ACLA 2022: Queer Asia in Crisis
American Comparative Literature Association 2022 Annual Meeting
National Taiwan Normal University
Queer Asia in Crisis
The notion of “Queer Asia,” whether implied or stated directly, is a paradox. On the one hand, it refers to the ways in which queer Asian subjects are positioned within the grid of geopolitical homoerotic power relations as submissive, subjugated, or (in the case of gay male subjects) castrated and feminized (Fung 1991; Atkins 2012; Lim 2013) subjects. On the other hand, Queer Asia” has been reclaimed by intellectuals and activists as a framework through which novel forms of sexualities may be reproduced and radical forms of anti-colonial, anti-capitalist and anti-imperialist critiques may be marshalled (Nguyen 2014; Liu 2015; Luther and Loh 2019; Chiang and Wong 2020). This proposed seminar invites scholars in the field to build on these conversations by placing “Queer Asia” within the entanglements of contemporary global crises.
The relationship between queer politics and crises is not new. Queer movements after all occurred during and were exacerbated by various crises and political turning points: the Civil Rights movement, the AIDS pandemic, among other things. The recent biomedical and social crises have given rise to texts and practices that either mobilize or undo the radicalizing potential of “Queer Asia.” We can think of how Boys Love (BL) web series enjoyed extensive wide viewership in the East and Southeast Asian region during the COVID-19 pandemic and how these new series were produced in places under authoritarian and militarized economies. We can think of Call Her Ganda (2018), a documentary on the murder of Filipina transwoman Jennifer Laude at the hands of Lance Corporal Joseph Scott Pemberton (Pemberton was convicted but pardoned by President Rodrigo Duterte). We can think of the politics of pinkwashing in the figuration of Tel Aviv as a queer city in the middle of the escalating conflict between Israel and Palestine. We can think of the contradictions brought about by the now postponed Hong Kong Gay Games as it finds itself entangled in the larger politics of a city positioning itself as both an international hub and China’s special administrative region. We can think of queer Asian-Americans as they contend with the increase in racialized attacks in the wake of the COVID-19 pandemic.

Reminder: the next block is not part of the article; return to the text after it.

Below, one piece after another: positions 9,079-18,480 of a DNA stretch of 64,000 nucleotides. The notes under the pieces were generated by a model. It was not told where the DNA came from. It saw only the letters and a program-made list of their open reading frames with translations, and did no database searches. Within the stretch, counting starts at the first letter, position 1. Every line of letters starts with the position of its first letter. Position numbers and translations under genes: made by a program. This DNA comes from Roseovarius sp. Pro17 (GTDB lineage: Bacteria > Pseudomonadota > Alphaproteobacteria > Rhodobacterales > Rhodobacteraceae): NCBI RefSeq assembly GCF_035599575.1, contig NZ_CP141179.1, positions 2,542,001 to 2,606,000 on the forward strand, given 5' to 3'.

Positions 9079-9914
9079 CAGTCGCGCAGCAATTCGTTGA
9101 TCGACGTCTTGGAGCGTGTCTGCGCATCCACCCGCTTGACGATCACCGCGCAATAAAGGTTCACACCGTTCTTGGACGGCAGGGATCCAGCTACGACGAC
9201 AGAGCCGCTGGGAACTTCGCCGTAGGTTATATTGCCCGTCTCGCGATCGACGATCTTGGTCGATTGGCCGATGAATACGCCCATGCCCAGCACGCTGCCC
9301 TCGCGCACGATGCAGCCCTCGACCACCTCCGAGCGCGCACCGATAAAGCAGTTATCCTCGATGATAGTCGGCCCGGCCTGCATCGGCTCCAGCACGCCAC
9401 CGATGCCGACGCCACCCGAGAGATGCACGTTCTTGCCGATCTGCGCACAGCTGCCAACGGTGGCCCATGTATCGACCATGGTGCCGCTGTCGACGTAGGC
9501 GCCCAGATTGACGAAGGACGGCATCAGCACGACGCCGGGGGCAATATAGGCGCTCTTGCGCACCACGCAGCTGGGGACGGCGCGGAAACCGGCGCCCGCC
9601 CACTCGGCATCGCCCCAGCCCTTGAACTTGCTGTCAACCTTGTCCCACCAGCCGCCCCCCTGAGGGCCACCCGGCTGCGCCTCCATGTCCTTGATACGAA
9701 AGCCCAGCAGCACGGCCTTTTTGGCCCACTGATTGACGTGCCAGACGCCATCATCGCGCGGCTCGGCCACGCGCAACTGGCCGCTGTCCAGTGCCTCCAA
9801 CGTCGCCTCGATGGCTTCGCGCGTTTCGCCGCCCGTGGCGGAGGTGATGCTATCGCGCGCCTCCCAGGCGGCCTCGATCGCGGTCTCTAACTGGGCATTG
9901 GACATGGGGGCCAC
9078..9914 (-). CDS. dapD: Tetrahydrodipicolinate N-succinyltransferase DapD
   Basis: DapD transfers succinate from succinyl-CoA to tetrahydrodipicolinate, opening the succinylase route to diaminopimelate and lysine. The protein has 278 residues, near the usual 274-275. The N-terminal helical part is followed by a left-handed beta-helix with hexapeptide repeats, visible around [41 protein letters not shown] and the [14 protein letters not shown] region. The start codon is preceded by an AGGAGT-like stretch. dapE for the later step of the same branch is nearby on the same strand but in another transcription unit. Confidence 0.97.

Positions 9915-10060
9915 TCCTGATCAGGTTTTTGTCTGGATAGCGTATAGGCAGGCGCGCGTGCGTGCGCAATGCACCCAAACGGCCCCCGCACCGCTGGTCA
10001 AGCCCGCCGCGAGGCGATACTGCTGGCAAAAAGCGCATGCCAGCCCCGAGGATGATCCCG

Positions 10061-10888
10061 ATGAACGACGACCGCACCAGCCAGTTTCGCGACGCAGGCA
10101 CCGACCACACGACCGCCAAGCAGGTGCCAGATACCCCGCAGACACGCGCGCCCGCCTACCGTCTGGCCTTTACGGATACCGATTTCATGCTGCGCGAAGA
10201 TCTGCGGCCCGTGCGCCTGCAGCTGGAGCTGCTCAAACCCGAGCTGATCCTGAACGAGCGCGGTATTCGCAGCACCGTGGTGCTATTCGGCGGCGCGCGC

The seminar thus seeks to explore the double meaning of “Queer Asia in Crisis.” On the one hand, we seek to examine how the recent global and regional crises produced emergent forms of queer texts and practices in Queer Asia. On the other hand, taking a leaf from David Eng, Jack Halberstam and Jose Esteban Muñoz’s seminal piece “What’s So Queer About Queer Studies Now?” (2005), we position “Queer Asia” as a term that too is in crisis. Put another way, we hope to ask: in the face of widespread social unrest, economic inequality, and death, where can we possibly locate the radicalizing potential of “Queer Asia” as an interpretive approach and an ethics of transgression and possibility?